Looking at this, it seems we might be close to being able to play with "in camera" HDR algorithms now.
I think you could actually do a fair job of this with just shot_histogram, but it would be inconvenient. I originally wrote the drtest script using only histogram, when I was trying to figure out the how to do the meter values.
Getting back to the project at hand:
I haven't been doing much with the C code, because I need a real application figure out how it should really work. So I've been working on an intervalometer script that uses the new feature.obsolete see later posts
version attached. This is not completed, in particular, it doesn't handle aperture or ND filter adjustments yet, and the way metering is specified is not very clear.
The basic idea is the script keeps the camera in half_press and repeatedly clicks full shoot. The exposure for each subsequent shot is calculated from the raw of the previous.
The metering is done using an adjustable sized rectangle in the middle of the screen, and the script normally tries to keep this at the "neutral" value. Additionally, shot_histogram is used to limit the % of over and under exposed pixels to certain values.
I think this is working pretty well, but I encountered an oddity with D10. In one run, about 1 in 20 shots ends up with ~1/5 stop lower exposure even though no exposure parameters have changed.
I don't think this is a real lighting change (like a bird or airplane shadow), since it is apparent in the sky. According to the log, the tv and sv are unchanged. I've done a couple more runs without seeing it so
number of shots
Draw metering information on the raw buffer. This consists of
1) a box around the meter area
2) A bar above the meter box, representing the metered value as a % of white level (log scale).
3) A bar under the meter box, representing the change in exposure as a as a fraction of the max EV change value described below. The origin is at the center, with longer exposure to the right, and shorter exposure to the left.
Drawing can take a significant amount of time, especially if the meter area is large (e.g. 0.5 sec for a 1200 px on d10). The log contains this information and much more.
time between shots, in 10ths of a second.
Size of metered area in pixels. This should be even and a multiple of step. Currently, it is always square and centered.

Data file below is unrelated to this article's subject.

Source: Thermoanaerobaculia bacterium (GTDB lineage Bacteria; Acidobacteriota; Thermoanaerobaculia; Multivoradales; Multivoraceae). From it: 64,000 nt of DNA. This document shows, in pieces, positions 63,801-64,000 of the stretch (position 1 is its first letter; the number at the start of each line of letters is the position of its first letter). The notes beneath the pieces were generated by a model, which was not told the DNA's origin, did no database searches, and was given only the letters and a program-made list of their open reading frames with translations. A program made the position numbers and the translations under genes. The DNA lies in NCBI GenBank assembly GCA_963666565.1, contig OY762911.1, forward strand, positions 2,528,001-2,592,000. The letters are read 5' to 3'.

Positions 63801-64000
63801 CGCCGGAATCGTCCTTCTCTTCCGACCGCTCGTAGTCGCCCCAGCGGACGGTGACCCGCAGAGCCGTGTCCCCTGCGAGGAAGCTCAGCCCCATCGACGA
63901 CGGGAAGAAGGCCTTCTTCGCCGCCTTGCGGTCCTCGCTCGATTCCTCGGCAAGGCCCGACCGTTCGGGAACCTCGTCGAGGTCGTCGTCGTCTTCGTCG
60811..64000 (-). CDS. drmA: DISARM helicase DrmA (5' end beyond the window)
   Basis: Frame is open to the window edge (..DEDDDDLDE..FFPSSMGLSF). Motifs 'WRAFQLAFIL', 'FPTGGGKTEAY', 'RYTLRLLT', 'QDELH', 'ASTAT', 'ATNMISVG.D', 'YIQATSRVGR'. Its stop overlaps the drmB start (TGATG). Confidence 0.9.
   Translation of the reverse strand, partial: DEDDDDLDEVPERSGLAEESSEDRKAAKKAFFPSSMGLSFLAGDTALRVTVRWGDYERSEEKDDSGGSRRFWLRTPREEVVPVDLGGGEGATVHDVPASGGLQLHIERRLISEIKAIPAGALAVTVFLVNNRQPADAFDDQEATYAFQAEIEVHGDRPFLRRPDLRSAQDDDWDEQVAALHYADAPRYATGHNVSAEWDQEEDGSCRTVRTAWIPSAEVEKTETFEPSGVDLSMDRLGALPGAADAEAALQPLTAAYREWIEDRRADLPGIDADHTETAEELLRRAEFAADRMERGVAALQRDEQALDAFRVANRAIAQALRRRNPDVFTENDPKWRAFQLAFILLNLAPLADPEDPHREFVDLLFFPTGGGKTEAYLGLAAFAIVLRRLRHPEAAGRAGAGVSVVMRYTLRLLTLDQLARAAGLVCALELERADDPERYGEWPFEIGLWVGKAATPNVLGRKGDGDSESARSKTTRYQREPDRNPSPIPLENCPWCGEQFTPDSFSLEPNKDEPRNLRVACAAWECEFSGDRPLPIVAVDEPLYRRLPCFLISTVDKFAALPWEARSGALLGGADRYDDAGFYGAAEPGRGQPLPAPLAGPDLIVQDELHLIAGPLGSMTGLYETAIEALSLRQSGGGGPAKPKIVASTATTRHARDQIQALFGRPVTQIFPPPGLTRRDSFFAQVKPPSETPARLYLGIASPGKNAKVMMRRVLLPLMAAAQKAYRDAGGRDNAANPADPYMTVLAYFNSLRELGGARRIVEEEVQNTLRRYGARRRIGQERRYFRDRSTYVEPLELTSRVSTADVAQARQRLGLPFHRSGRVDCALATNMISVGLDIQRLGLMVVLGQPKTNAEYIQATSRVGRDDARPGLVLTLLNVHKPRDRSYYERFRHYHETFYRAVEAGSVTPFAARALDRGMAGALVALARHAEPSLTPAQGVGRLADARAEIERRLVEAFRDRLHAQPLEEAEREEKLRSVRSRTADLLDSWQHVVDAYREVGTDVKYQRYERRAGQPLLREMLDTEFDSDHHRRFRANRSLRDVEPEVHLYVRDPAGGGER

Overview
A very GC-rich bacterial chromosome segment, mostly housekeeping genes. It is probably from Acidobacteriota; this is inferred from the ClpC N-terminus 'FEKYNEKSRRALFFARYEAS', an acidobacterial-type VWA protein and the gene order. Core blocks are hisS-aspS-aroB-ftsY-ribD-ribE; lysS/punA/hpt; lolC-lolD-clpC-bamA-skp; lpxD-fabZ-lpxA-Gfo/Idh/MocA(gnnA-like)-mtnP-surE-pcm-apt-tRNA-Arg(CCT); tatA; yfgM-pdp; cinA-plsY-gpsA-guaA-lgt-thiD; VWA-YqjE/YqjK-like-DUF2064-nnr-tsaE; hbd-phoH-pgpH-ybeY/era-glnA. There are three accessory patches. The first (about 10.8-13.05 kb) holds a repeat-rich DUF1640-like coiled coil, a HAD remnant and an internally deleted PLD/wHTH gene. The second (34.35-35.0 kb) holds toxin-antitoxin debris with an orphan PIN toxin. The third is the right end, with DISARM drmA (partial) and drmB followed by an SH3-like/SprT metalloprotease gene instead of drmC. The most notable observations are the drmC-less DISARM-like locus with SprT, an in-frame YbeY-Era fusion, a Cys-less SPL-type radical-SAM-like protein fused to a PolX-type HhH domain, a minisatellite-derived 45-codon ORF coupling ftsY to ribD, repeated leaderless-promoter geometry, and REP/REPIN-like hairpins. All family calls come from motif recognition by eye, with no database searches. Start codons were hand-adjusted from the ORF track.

Ever step-th pixel is measured. To sample all colors, it should be odd.
To prevent overflow, the total number of pixels (size/step)2
must less unsigned_max / white_level. (~1M for 12 bpp, 250K for 14 bpp). Larger numbers of pixels will be slower.
Max ev change 1/x:
Maximum exposure change in a single step, in fractions of a stop. The actual exposure change is smoothed, so the max value will be only used if there is a sufficiently large, consistent trend in scene brightness.
Longest shutter speed to use, in 1/100ths of a sec. If required exposure is longer, ISO will be used up to ISO limits.
ISO value to use if shutter limits (described below) not reached. Should normally be lowest ISO
ISO adj TV Sec/100:
Shutter value (in 1/100ths of a sec) at which ISO will start to be increased. If the exposure time exceeds this value, exposure will changes are split 50/50 between shutter and ISO, subject to limits below
Absolute max ISO to be used.
Overexp thresh %:
The percent of pixels that must be near to white level to trigger over exposure protection. This uses shot histogram, so includes the whole frame not just the meter area. If this threshold is hit, the script will prevent further exposure increase from the meter. If it is exceeded, exposure will be reduced.
Underexp thresh %:
Similar to the above, but for pixels near black level. Underexposure is only checked if over is not triggered. Under exposure adjustment is also not triggered if it would push the metered exposure more than 1 stop over the "neutral" value.
Display power saving mode. On = always on, Off use set_lcd_display off. Bklt_Off use set_backlight every shot. Pressing set while the script is running will turn the display on for 30 sec.
If unchecked, the logfile "A/rawopint.csv" is overwritten every time the script is run.
The is a CSV with a bunch of columns. The most relevant to the metering process are
exposure values for this shot (image number indicated in the exp column)
the average value of the metered area. *96 indicates this as an APEX96 value where the target exposure is 0. Negative values indicate an underexposure, positive is overexposure.
shot histogram percentages in the over and under limits.
exposure change requested for the next shot. Negative (confusingly) means increased exposure.
various cases in the metering process trigger messages here, e.g if over exposure protection is triggered, shutter limits hit etc.
Umm.... if you made it this far, help yourself to another
cookie and beverage
The "sleep" column indicates how long the script slept between shots. If it's negative, it means the script wasn't able to maintain the requested frame rate.
Might help if I attached the script